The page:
3. Questions on land multiple titles involving DENR corruption resulting in perennial land grabbing problem raised by 3 Congressmen, what she’s doing about it in her 10 months in office, she was clueless, no specific answer, only generalized ones like “we are cleaning up the department” or “we are computerizing things.” She can suspend or close down many mining firms that follow certain regulations but she cannot suspend or kick out any corrupt officials in her department the past 10 months.

4. Question on very dirty rivers like Marilao river, Pasig river, she answered “structural problems” daw, despite heading the Pasig river clean up commission. She has no specific plans to clean up these rivers.

5. Questions on unabated logging, she has no clear answer.

6. Questions on legal basis, what existing laws, as basis for her recent AOs (Administrative Orders) on P2M/hectare of “disturbed” agri land as deposit — no answer. She argued “my prerogative” as Secretary.  Congw. Josephine Sato who insisted on this issue is very specific in her points — “we are a nation of laws, not of men”. Our actions and policies should be based on existing laws, not on whims of men/women leaders. Bright legislator.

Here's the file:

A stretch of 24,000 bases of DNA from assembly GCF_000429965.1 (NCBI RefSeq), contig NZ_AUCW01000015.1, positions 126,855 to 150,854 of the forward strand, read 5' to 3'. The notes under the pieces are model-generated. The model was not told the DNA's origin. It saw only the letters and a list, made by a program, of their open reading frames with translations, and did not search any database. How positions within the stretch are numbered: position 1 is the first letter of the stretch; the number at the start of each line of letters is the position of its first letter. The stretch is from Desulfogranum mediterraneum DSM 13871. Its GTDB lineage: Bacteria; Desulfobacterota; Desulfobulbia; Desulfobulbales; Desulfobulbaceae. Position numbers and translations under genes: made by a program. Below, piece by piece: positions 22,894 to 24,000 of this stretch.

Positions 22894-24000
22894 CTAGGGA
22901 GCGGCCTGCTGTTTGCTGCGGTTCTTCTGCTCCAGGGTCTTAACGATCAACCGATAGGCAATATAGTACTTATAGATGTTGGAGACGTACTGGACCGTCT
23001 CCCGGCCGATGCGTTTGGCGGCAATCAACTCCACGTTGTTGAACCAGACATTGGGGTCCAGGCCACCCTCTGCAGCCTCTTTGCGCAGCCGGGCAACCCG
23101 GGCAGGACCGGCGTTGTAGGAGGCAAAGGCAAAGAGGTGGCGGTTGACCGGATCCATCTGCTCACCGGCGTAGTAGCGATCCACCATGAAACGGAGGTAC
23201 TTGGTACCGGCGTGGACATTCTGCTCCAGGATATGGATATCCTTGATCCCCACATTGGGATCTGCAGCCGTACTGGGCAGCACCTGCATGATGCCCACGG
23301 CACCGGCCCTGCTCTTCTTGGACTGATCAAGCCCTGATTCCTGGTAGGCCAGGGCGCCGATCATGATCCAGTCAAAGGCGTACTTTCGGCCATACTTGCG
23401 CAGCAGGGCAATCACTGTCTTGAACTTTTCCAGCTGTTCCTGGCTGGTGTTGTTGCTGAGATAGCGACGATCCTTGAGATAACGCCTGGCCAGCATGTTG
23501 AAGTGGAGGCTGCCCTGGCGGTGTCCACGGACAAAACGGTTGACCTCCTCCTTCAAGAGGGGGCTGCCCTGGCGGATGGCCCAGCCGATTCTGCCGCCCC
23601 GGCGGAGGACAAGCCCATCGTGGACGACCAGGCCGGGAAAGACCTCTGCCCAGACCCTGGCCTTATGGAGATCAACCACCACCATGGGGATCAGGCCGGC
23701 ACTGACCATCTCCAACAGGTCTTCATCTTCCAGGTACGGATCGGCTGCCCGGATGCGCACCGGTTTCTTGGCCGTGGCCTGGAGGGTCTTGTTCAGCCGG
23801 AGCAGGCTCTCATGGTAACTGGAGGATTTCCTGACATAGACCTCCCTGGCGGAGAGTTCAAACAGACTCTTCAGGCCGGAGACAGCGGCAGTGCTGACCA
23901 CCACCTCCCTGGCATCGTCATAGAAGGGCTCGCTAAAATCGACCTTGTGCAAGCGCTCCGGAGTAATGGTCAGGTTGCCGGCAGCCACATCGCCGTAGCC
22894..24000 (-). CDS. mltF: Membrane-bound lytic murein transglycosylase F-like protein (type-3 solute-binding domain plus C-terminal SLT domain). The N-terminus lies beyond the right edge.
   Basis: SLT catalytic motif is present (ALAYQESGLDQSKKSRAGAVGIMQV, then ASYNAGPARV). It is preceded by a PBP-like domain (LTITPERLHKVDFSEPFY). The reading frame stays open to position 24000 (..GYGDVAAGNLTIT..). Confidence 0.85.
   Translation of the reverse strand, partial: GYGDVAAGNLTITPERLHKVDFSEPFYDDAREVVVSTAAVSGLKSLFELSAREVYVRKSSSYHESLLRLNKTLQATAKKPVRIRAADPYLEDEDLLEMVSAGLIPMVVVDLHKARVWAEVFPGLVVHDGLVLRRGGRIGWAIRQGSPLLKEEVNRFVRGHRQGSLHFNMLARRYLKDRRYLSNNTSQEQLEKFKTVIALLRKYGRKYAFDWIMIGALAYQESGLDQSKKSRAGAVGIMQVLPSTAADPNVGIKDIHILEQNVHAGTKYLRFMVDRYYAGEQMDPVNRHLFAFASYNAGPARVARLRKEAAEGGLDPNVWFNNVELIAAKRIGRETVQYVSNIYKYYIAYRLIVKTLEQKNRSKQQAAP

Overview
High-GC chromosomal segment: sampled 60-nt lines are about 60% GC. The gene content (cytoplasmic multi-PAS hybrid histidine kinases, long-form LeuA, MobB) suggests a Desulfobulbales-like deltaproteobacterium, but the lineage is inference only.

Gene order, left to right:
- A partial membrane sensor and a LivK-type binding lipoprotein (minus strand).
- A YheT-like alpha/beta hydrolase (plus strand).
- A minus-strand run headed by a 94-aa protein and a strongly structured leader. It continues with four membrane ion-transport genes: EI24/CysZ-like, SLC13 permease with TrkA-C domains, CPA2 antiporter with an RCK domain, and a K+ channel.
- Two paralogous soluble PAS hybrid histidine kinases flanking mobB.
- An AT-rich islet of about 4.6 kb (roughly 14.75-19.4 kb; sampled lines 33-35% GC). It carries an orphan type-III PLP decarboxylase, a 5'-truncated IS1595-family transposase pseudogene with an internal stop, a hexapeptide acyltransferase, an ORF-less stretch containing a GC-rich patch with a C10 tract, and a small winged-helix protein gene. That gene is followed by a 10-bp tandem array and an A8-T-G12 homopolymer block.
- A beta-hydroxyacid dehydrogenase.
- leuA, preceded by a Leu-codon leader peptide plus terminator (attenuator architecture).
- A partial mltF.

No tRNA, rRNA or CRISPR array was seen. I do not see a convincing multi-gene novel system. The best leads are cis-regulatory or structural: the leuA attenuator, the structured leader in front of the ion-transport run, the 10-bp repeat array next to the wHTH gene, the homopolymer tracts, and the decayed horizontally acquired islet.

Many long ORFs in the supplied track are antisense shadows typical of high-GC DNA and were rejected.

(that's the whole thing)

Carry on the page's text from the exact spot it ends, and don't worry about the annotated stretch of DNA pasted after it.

DENR work is more than mining. She’s very hard-working, very passionate, only in anti-mining campaigns. But she’s lazy on other mandates of the DENR. Gina's big problem is her big ego.

I liked Congw. Sato’s rejection of Gina’s “my prerogative as Secretary” answer to her question. Department Secretaries cannot legislate on their own, otherwise Secretaries of DA, DOTC, DPWH, DSWD, DAR, etc. can just issue dozens of AOs or Department circulars (DCS) creating new prohibitions and regulations, new fines and penalties, new subsidies and entitlements — all bypassing Congress as legislative body.

PDu30 made a mistake in appointing her as DENR Secretary even without fully scrutinizing her work ethics, her technical skills. Du30 corrected this mistake by not defending her at the CA.

People who oppose mining and argue “zero mining” are as confused as the people who say “zero fossil fuel”. These people should be riding bicycles or skateboards or just walking/running, or riding horses, cows, ponies. They should not ride cars, jeeps, buses, airplanes, ships because all these use fossil fuels 100%.

People who say “zero mining” don’t want to live in caves. Even barong-barong use mining products like nails, hammer, saw, bolo, etc. Hypocrisy always finds some scapegoats like the “oligarchs”, as if the Lopezes are not oligarchs.

Last Monday, May 08, former AFP Chief Roy Cimatu was appointed as new DENR Secretary by President Duterte. A retired soldier, then labor diplomat in the Middle East, and now a DENR chief.

Perhaps near-zero official experience in managing an environment agency except in some tree planting activities of the AFP, his appointment is a guessing game for many sectors under DENR supervision — mining, forestry, solid waste, air pollution, coastal resources, rivers/lakes/sea water quality, land titling, etc.